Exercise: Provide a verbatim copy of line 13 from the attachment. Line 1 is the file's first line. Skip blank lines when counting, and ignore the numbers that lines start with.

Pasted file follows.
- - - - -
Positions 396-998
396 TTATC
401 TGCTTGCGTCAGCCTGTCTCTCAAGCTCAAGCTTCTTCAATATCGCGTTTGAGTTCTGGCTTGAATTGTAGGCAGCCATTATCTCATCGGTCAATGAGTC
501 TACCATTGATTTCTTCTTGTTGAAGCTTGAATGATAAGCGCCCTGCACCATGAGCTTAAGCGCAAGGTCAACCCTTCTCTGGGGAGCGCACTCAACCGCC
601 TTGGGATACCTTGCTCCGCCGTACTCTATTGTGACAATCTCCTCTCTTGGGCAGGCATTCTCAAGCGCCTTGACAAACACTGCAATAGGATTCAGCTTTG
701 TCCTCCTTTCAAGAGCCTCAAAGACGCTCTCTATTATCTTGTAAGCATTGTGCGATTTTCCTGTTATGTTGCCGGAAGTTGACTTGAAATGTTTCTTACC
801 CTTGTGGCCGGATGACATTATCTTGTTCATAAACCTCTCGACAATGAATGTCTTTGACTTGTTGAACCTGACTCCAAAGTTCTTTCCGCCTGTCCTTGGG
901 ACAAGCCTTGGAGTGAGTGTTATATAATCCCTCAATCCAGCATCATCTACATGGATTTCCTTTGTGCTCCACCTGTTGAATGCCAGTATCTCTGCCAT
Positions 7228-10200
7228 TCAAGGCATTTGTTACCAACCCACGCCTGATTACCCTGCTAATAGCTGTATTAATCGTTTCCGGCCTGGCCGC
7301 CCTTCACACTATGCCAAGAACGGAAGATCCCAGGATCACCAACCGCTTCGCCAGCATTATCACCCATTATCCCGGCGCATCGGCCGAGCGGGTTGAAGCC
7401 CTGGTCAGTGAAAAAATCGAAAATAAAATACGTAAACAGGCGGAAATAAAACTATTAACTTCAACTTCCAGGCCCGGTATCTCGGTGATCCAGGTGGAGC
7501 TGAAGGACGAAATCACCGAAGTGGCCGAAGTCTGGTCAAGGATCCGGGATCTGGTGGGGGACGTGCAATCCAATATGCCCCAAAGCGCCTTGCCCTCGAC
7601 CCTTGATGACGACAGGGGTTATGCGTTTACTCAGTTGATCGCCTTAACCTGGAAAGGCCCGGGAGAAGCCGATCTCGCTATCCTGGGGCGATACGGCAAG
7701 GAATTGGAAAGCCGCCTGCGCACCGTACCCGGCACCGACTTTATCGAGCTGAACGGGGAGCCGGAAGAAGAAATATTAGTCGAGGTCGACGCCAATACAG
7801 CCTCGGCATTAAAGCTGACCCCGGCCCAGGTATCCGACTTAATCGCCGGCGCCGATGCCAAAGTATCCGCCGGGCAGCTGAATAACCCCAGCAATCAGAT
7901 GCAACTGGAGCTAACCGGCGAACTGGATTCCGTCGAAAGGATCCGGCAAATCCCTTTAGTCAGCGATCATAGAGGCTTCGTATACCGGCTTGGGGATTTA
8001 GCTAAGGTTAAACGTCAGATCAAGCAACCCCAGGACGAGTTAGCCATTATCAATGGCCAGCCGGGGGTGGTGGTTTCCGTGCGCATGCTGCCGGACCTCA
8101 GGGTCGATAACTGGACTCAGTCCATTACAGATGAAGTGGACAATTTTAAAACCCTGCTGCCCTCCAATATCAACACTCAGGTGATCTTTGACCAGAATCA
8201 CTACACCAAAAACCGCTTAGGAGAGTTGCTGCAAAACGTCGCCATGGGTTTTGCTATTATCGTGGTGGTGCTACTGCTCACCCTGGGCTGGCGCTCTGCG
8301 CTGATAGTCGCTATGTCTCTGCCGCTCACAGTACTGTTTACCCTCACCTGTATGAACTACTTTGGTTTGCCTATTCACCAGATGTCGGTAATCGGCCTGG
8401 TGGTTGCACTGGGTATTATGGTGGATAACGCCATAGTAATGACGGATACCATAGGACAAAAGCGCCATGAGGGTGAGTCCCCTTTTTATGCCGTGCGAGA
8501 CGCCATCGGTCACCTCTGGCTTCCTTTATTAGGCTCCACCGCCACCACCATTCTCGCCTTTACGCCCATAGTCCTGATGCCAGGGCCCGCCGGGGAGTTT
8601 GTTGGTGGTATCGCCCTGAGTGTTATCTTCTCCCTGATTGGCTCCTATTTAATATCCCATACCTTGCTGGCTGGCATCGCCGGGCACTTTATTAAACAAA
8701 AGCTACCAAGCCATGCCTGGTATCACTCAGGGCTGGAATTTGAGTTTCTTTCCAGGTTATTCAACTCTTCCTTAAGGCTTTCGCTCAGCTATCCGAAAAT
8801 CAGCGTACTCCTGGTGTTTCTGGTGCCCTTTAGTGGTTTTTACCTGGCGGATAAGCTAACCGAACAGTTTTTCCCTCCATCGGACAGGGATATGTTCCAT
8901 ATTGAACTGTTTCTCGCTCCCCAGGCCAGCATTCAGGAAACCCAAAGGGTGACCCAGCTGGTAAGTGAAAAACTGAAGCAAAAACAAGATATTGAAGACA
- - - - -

7501 TGAAGGACGAAATCACCGAAGTGGCCGAAGTCTGGTCAAGGATCCGGGATCTGGTGGGGGACGTGCAATCCAATATGCCCCAAAGCGCCTTGCCCTCGAC